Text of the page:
How Much Is the 1953 Quarter Worth?

Last Updated on August 23, 2022

The 1953 quarter not only holds a good numismatic value but great importance in US history. The coin may be worth a good amount, but just collecting it for a collector is a great feeling.

If you want to get your hands on the 1953 quarter, there are many things to know. You’ve come to the right place, as here is a complete guide to help you out. 

1953 S Washington Quarter MS63


How Much Is the 1953 Quarter Worth?

The 1953 quarter has a high demand in the collectors market. This is why depending on the condition of the quarter you can get somewhere from $6 to $6.30. For uncirculated coins that have a higher grade you may also be able to get more than this. Some buyers may be willing to go up as much as $40.

On the other hand, if you find this quarter in MS60 grade, it will be worth $7. In MS65 grade, the coin will be worth $45.

The 1953 quarter with S mintmark in good condition, the quarter will be worth $6. If the condition is very good, it will be worth $6.5, and if the condition is extremely fine, it will be worth $8. 

Of course, the uncirculated condition will get you a better value. If you find this quarter in uncirculated conditions, it will be worth around $10 in MS60. For the MS63 grade quarter, you can get a value of up to $40.

The 1953 quarter with a D mintmark in very fine condition, the coin will be worth $6. If the condition is extremely fine, the coin will be worth $7. However, the quarter is worth more than $12 in MS60 condition and $45 in MS65 grade. 

Coin Good Very good Extremely fine MS60 Grade MS65 Grade
1953 Quarter $5 $6 $6.30 $7 $45
1953 S Quarter $6 $6.5 $8 $10 $40
1953 D Quarter $5 $6 $7 $12 $45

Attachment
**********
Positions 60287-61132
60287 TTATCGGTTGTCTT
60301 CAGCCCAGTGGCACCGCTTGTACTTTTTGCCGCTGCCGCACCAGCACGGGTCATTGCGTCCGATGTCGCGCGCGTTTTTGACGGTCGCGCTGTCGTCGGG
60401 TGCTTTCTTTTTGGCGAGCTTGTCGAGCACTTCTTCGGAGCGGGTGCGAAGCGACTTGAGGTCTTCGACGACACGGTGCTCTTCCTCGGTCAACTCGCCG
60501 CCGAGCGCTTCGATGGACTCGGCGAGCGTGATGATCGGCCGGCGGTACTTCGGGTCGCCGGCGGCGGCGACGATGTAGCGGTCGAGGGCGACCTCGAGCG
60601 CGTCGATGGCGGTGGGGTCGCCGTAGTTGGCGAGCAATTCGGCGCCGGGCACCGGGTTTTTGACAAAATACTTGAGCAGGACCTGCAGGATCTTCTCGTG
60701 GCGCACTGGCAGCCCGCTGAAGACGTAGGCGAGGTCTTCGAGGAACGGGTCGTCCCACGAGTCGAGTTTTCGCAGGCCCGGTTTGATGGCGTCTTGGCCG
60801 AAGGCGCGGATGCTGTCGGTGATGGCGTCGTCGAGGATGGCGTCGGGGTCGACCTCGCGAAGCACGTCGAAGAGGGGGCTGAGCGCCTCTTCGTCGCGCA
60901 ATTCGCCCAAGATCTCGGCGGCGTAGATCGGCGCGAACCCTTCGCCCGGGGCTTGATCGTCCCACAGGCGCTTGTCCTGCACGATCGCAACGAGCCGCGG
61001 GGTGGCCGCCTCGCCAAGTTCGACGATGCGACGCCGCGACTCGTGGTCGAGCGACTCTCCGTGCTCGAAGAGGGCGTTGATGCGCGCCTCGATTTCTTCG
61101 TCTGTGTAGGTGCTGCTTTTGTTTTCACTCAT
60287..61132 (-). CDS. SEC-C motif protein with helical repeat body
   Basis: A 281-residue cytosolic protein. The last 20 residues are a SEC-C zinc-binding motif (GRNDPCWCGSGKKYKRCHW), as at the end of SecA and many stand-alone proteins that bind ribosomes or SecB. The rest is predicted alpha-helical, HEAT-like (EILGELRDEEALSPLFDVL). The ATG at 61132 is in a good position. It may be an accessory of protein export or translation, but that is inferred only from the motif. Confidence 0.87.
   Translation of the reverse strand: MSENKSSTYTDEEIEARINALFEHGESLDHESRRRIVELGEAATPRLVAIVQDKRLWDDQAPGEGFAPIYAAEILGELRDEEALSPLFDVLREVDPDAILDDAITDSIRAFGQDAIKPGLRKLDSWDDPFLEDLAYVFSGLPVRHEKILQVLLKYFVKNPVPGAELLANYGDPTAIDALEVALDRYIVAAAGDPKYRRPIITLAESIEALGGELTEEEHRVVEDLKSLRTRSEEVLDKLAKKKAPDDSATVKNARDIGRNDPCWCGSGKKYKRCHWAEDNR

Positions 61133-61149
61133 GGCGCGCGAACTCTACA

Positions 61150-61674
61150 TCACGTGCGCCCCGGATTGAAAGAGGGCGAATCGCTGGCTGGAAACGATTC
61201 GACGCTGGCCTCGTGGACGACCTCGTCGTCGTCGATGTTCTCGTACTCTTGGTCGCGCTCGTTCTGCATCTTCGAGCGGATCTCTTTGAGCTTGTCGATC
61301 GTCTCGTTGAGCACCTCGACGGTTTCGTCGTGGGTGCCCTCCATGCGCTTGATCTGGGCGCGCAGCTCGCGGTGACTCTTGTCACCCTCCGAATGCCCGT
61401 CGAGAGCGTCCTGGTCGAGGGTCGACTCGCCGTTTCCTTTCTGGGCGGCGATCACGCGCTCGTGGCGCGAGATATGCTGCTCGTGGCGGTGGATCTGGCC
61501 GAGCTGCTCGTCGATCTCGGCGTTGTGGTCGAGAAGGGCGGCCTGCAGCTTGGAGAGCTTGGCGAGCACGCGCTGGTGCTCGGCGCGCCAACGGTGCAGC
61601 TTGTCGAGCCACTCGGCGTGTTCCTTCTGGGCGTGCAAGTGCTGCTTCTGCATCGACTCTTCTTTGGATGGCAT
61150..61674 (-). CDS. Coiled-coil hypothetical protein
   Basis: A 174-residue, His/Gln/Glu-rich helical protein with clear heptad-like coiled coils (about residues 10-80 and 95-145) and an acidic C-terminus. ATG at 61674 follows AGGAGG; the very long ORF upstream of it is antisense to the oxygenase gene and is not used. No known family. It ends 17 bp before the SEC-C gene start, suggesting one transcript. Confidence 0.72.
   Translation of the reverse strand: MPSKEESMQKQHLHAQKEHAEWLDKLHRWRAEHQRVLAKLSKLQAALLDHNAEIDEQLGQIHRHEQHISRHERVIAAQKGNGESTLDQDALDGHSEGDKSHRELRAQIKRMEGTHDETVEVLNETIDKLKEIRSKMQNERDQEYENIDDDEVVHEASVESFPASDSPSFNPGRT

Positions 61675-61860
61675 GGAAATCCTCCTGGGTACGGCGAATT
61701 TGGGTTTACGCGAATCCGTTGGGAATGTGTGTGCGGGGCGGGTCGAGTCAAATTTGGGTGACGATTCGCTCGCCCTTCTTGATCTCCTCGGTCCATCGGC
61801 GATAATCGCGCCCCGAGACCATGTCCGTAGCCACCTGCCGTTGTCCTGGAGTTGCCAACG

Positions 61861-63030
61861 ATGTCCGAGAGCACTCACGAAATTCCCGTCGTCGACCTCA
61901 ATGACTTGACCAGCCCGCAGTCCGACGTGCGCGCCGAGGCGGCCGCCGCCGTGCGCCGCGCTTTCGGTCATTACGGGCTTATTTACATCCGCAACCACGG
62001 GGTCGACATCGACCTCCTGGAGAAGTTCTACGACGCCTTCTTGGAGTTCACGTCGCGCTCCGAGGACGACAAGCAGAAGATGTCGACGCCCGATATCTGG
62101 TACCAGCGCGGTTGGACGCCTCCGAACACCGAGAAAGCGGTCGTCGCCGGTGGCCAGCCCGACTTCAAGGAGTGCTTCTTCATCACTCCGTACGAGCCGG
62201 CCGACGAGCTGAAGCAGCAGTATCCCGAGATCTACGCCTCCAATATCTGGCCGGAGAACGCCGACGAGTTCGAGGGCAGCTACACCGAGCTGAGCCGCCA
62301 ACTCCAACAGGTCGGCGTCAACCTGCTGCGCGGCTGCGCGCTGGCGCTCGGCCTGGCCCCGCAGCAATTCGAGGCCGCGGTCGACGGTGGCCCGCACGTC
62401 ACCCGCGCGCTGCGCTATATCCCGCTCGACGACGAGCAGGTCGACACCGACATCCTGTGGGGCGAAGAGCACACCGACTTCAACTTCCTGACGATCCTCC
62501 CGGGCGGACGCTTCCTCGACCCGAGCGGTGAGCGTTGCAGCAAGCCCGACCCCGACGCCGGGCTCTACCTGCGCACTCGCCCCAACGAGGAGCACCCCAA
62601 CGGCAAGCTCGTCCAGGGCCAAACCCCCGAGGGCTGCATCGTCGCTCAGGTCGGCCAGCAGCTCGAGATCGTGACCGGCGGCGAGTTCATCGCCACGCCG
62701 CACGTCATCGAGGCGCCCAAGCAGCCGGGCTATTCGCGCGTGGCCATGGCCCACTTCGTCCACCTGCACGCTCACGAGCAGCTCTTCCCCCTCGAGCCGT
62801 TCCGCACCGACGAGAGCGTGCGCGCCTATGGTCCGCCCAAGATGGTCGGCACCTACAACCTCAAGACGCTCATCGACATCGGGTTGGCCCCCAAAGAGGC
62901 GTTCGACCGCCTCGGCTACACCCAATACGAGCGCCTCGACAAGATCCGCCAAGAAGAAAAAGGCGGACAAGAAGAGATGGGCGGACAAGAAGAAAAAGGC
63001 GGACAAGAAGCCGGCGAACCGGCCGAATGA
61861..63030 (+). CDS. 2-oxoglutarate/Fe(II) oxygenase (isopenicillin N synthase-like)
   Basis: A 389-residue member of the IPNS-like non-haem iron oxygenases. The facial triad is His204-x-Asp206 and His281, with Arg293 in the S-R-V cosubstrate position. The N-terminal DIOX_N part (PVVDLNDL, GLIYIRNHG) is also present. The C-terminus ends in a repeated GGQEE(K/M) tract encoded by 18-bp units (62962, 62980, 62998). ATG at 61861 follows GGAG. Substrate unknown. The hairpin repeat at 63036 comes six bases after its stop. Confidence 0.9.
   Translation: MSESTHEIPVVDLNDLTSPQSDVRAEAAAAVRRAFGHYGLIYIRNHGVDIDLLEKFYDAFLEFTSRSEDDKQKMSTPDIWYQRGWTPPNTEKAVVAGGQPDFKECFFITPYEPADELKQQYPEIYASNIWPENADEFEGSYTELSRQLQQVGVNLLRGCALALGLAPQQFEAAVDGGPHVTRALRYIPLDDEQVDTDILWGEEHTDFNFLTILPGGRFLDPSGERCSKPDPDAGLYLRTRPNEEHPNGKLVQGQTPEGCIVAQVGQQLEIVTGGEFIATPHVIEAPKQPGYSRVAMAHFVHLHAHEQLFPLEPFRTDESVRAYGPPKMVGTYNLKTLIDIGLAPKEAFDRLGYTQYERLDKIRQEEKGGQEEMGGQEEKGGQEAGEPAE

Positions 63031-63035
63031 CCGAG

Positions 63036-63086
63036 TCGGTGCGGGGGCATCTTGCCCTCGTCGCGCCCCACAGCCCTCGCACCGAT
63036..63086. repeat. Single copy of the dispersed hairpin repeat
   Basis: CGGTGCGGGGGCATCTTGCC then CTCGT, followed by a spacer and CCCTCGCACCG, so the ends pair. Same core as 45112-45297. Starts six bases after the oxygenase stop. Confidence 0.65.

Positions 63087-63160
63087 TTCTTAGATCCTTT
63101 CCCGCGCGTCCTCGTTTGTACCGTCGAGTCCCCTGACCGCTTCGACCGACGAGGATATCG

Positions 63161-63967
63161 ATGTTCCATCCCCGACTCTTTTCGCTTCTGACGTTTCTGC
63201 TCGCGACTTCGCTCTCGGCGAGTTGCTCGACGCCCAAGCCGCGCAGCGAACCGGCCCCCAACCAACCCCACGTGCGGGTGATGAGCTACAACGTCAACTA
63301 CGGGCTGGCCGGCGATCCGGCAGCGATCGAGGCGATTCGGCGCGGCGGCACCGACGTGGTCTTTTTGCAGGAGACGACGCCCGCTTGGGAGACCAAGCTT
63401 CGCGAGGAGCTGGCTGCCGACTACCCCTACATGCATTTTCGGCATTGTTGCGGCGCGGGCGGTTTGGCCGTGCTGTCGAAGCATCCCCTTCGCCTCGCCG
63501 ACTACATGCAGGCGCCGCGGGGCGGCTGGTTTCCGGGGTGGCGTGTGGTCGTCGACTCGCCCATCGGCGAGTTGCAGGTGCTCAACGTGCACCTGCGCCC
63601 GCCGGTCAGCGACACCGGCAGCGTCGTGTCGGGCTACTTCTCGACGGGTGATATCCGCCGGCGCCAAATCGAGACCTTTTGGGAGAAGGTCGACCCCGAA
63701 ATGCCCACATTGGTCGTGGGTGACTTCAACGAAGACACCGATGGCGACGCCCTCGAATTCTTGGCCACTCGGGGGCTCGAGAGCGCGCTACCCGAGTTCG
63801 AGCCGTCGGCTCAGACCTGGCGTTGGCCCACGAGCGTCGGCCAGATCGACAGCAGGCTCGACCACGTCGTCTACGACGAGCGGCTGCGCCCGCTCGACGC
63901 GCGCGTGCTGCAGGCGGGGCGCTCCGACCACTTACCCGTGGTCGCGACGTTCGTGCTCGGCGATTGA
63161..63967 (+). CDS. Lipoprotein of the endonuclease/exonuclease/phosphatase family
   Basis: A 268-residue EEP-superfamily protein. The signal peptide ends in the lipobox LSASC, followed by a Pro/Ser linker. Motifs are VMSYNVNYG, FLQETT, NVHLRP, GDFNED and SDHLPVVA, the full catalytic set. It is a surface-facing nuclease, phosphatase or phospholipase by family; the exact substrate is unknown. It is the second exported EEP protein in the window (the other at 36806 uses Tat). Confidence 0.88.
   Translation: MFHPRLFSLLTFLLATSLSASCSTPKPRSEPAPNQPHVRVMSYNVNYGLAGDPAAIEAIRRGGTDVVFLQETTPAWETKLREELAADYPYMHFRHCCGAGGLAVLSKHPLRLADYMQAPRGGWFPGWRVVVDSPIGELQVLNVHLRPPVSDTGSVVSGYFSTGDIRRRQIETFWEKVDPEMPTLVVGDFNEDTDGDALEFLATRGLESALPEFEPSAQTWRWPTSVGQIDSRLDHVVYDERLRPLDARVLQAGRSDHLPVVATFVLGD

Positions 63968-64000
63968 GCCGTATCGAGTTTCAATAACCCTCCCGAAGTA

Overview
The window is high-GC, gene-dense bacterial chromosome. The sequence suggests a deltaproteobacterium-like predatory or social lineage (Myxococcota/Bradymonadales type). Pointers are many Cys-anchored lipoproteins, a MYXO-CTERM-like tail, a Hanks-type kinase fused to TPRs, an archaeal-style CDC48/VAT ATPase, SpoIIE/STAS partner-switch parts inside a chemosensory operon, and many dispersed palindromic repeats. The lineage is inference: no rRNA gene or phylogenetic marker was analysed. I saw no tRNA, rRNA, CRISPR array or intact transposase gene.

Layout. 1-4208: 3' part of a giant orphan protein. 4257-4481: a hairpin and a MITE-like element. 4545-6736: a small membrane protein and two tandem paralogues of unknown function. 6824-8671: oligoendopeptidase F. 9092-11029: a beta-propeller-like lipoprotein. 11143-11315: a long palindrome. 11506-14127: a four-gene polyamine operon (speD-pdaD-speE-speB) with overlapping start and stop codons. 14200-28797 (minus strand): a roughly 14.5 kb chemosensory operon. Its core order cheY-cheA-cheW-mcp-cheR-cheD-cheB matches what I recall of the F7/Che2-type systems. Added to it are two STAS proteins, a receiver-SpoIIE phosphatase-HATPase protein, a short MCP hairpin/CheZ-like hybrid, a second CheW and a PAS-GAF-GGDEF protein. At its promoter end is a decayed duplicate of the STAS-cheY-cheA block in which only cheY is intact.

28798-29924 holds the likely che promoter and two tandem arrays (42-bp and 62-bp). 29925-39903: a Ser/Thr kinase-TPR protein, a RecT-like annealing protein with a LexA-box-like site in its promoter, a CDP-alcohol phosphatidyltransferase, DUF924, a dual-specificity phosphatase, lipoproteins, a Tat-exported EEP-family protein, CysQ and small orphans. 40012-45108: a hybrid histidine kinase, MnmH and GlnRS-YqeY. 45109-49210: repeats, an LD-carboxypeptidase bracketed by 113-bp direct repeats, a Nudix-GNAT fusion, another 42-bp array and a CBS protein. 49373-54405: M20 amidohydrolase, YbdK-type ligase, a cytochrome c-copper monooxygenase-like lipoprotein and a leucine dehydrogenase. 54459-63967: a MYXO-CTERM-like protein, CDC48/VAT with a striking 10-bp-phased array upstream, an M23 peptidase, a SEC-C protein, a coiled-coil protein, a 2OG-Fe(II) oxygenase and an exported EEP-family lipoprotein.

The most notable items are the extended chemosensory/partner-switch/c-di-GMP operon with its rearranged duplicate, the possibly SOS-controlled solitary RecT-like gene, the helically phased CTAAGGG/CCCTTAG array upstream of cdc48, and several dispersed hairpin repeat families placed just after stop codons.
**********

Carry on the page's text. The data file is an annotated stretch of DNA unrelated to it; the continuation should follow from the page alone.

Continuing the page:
How Much Is The Proof Coin Worth for the 1953 Quarter?

1953 S Washington Quarter MS63

The proof coin of the 1953 quarter is worth around $53. A proof coin is a pre-production sample coin produced by the official mint. It is produced to check the dye and the machinery for official production. The proof coins were only made in the mint of Philadelphia, which is why no mintmark was found on them.

They were never circulated and moved to the archive in the mint. In addition, they were minted in very limited quantity, which is why you will find it difficult to get your hands on them. They are available now as the mints sold them at auctions. 

What Are The Metal Composition and Other Details of the 1953 Quarter?

The metal composition of a 1953 penny is silver-based. The quarter contains 90% of silver and 10% of copper. The metal composition tells a lot about the coin and its material. 

On the other hand, some of the details you should look at are the weight and diameter of the coin. This will help you check the originality of the 1953 quarter. 

The 1953 quarter weighs around 6.25 grams. In addition, the diameter of the coin is 24.3mm. So closely look at these details of a 1953 quarter when you go out to buy it. 

Sometimes you can encounter a counterfeit, and we don’t want you to get your hands on such coins. If you are a true collector, you deserve the best coin.

Where Is The Mintmark Present on a 1953 Quarter?

1953 D Washington (1932-Date) Quarter Seller Choice Fine Details

Mintmarks are nothing more than a symbol to show where the coin was minted. However they can have an effect on the value of the coin.

When present, the mintmark can be found on the reverse side of a 1953 quarter. Look closely under the leaves engraving on the reverse side. You will find the mintmark on the lower side of the coin.

The font of the mintmark is very small, so you must have a very close and detailed look. It will be an initial of the mint it was produced in. However, the mintmark may not be present on the quarters produced in Philadelphia mint.

The mintmark helps to distinguish the production place of every coin. Make sure to know where the quarter was produced, as the value may differ.

Is It A Good Decision To Invest in the 1953 Quarter?

The 1953 quarter holds great value in the history of the US. It is amazing to have such a valuable coin in your collection. With time the value will increase, and you can see the profit you can earn. 

But you would need to keep the coin in your possession for a good time. That requires patience. If you can, then it is a great coin to invest in. 

Jackie Palmer is a Houston-based coin journalist and fashion enthusiast. She joined Jewels Advisor’s content team after years of experience as a content strategist, managing blogs and social channels for local stores. Jackie mostly collects and studies US coins produced during the 20th century and over the years, published hundreds of articles for multiple coin publications.